That book was self-financed and self-published, and I donate half my profits to research, equally divided bet Type 1 and Type 2 — because I'm a Libra (chuckles). I basically took the ADA treatment guidelines and used those to drive a lot of the cartoons.
(Note: Theresa was also recently elected to the Board of Directors for AADE)
You seem to have a ton of creative ideas for making diabetes management more fun. Can you share some?
For people who come into our program, we try to animate the self-care behaviors. You know the AADE has seven self-care behaviors. Even most educators cannot name the seven. They would prob have better luck naming the seven dwarfs.
But to make it make it fun, we actually have people draw the seven behaviors — an apple for healthy eating, a tennis shoe for being active, a glucometer for monitoring, a candle for healthy coping — and we remind them it's not just about glucose, but your blood pressure and cholesterol as well. We use cartoons throughout the program.
We also have the patients pull out their keys, and we say, 'We're going to add seven keys to your keychain, the keys to health, and you can pull them out whenever you want...'
I actually added one behavior: humor, because laughing lowers your glucose, just as stress raises it. I researched Norman Cousins' work on how humor affects health. Forty years ago, he started humor therapy on the premise that if negative thoughts are proven to have negative physiological effects, on the flip-side, wouldn't positive thoughts produce positive physiological effects?
He was bedridden, and given a prognosis of three months to live. He accepted the diagnosis, but not the prognosis, prescribed himself to 'laughter medicine,' and he recovered.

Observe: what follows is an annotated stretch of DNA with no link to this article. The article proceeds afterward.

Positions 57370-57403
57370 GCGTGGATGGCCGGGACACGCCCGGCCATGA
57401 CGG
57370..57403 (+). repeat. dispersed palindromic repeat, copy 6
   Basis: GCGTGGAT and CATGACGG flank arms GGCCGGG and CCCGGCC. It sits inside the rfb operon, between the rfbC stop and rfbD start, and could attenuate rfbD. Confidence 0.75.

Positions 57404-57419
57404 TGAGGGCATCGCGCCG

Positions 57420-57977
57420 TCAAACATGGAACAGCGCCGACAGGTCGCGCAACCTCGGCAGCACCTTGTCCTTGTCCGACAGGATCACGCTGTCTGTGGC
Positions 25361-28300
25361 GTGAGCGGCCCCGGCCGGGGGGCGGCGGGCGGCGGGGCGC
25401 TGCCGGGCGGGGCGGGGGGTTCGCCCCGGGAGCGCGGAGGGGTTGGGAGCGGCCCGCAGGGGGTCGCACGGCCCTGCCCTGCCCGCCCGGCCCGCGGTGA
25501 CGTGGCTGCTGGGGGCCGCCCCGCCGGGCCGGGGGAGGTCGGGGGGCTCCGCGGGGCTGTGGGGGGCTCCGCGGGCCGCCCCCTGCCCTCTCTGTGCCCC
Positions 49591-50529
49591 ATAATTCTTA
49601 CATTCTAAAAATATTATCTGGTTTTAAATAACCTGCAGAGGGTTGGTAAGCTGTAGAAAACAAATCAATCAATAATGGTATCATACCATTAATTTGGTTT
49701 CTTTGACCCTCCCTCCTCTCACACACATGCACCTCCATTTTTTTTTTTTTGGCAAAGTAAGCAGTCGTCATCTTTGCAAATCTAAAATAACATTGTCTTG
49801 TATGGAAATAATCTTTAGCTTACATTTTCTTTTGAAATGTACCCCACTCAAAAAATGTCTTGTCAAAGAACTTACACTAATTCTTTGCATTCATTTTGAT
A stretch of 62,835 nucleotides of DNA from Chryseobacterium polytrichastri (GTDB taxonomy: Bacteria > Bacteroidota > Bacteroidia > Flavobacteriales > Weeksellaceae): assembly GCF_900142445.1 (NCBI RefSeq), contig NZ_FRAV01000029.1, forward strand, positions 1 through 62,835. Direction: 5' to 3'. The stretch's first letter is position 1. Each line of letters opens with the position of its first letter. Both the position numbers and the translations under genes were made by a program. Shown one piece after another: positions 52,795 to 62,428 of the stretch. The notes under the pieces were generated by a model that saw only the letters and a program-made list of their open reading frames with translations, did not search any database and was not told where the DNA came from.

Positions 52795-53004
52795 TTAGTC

Not that laughing will give you more insulin, but it helps you cope and do better.
But diabetes management is such an intense long-term commitment. How can we keep it up?
I think the 'diabetes management' is an oxymoron. We say that term all the time, but it's an oversimplification. We need to emphasize that the keys are in your hands, but there are going to be slips. When you slip (not IF you slip), you can pull out those keys and get back on track.
One thing I'm working on is a new book coming out through the ADA in Fall: "Your First Year with Diabetes: What to Do Month-to-Month." It's geared mainly at Type 2s — when you're first diagnosed, you think, 'Just tell me what to do?' It walks you through all the variables each week, because we know that diabetes doesn't come in a nice neat package. Type 1s can certainly benefit as well. I'm tired of them getting disenfranchised, so I definitely tried to include them. Anyone who's newly diagnosed, or wants to ramp up their game, can pick it up.
Anther project of mine is Dance Out Diabetes, a nonprofit foundation I'm forming that will provide a place where people can go and dance in a good, diabetes-friendly environment. I'm putting together an advisory board now. The ultimate goal is to get people moving in a way and place they enjoy. When you look at what's missing, it's exercise. Why? Because it's drudgery and there's not enough time.
You can take a dance class at the YMCA, but the YMCA has white walls, and it's usually during the day, and who wants to shake their bon-bon at 10 in the morning? The other alternative is to drink a bunch of caffeine, stay up late, and go to a club environment where people are drinking and smoking — and that's not helping you.
We want to create dance halls for all ages, kids to adults, where the music changes periodically. We don't want money to be an issue. Maybe we'll ask for a dollar at the door, but if I had my druthers the government would pay people to come, pay them to exercise, and save the healthcare dollar they'd need otherwise.
I'm also hoping to market my Pet Pancreas product. Basically it's the pancreas as a Magic 8 Ball. I need to find a company that wants to get it out there. It's just a fun, goofy way to make a little light of diabetes.
Tell us about winning the Inspired by Diabetes contest. What's that been like?
It was just an honor to rub elbows with such talented artists. I read the application and thought, 'Inspired by Diabetes?' I am!